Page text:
Dashboards and Reports are Not the Same Thing
Marketing agencies of all kinds (full service, social, SEM, media buying, etc.) all have one thing in common; the clients that give them money to do numerous marketing activities regularly demand to know four things:
1. What did you do with my money?
2. What happened?
3. How did we perform/did we meet our objectives?
4. What do we do next?
Those answers are given to the client in the form of a story commonly referred to as a “report”. The proliferation of marketing technology and the dizzying array of possible channels for use on a campaign have turned the reporting process into a nightmare of multi-platform data collection, processing and visual representation.
Marketing technology has come a long way to help the agency manage complex campaigns but done very little to help explain the answers to those four very important questions.
Dashboards vs Reports
A dashboard, like the eponymous technology in actual race cars, effectively starts with the data and represents that data so that the operator (or driver in the case of the race car) can optimally perform a task. In a race car, speed is shown on an analog dial. The racing team in the van during the race is looking at the same data (live speed) but is not looking at a speedometer. They may instead be looking at average speed in turns vs straightaways represented by a table or chart. The lesson is that the data needs to be presented in a way that bests meets the needs of the user. And therefore, it may be two different representations looking at the same thing.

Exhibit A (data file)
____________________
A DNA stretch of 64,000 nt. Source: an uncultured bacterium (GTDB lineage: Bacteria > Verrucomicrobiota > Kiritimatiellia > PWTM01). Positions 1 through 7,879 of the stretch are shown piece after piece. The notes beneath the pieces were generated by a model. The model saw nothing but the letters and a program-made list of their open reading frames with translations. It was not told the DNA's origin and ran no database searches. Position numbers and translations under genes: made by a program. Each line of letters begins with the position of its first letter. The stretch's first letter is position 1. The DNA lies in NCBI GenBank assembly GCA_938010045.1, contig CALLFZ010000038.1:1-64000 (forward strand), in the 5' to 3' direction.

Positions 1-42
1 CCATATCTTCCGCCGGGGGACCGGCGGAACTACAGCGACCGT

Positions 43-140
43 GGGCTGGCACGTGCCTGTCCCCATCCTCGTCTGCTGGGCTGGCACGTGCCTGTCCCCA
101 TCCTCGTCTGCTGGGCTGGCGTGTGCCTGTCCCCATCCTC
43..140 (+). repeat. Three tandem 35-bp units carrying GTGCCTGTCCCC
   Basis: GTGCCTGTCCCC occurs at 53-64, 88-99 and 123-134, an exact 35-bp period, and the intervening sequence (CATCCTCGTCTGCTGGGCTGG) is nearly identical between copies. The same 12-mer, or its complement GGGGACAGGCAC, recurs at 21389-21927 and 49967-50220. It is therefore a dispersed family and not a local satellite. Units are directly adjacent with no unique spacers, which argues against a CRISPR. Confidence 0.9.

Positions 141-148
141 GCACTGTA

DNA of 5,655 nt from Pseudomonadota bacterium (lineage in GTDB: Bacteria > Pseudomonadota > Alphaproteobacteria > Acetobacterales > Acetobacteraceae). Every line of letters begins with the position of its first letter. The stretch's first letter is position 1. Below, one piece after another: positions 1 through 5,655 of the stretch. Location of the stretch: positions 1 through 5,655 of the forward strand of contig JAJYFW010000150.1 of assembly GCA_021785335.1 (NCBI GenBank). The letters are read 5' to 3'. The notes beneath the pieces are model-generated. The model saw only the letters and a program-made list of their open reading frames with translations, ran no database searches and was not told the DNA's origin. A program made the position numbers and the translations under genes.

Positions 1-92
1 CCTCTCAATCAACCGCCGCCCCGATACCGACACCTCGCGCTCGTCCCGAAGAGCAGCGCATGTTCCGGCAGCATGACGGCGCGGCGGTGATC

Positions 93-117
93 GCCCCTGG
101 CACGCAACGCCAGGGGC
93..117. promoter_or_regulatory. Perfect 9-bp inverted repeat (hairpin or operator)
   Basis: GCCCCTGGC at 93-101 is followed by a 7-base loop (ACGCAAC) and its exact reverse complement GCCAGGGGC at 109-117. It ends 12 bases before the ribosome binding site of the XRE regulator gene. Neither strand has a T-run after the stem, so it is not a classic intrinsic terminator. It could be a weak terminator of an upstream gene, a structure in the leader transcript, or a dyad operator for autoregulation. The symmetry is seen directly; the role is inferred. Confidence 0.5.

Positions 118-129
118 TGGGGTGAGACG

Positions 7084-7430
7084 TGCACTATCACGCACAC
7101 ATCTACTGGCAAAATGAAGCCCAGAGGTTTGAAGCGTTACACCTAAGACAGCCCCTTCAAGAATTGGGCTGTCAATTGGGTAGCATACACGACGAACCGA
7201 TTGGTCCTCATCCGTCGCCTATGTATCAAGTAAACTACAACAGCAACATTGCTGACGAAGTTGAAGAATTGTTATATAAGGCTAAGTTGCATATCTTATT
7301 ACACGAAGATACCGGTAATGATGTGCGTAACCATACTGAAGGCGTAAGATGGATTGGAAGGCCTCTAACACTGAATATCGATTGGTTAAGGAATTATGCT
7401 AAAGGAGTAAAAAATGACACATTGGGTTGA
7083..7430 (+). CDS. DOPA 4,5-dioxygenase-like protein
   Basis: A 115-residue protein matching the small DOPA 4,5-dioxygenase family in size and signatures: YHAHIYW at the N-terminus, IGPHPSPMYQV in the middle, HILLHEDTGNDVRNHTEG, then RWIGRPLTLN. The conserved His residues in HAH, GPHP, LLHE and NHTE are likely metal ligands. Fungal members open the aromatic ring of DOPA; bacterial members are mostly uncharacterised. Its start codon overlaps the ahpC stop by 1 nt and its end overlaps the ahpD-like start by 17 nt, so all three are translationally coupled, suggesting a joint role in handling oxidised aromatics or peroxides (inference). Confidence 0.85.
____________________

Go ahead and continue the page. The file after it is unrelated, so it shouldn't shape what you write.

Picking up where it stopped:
A report, on the other hand, flips this process on its head. It starts with the question (see the four above) and finds the data to answer the question. The question drives the representation, not the data.
Dashboards are built for the folks running the campaigns. They are not built to tell stories. They show the world as it is right now, usually with live data. Imagine if the driver took a picture of the car’s dashboard going around turn 3, printed and handed it to the team owner a month later. The picture would not answer the owner’s questions.
A report flows something like this: “We spent some money, created some content, ran some ads… which led to some results, which achieved some objectives. Here’s why. Here’s what we should do next.”
What’s an Agency to do?
Using a dashboard to tell that story gets into proverbial “round peg, square hole” territory. As a result, the majority of marketing agency client reports are built in PowerPoint and Keynote. Despite that it ends up taking hours or days to produce, it still looks like a patchwork quilt.
Panamplify, a Dallas-based technology company is offering relief. They have created what can be described as an “agency client reporting easy button.” Starting with the questions agency clients need answered, Panamplify builds the reports that agencies send to their brand clients, automatically and takes care of the data collection, processing, representation and layout. Agencies add color and commentary and the reporting process has been reduced to mere minutes freeing up valuable time and providing significant cost savings. Panamplify charges by the report so there are no limits on data sources, users or reporting frequency. Learn more at panamplify.com.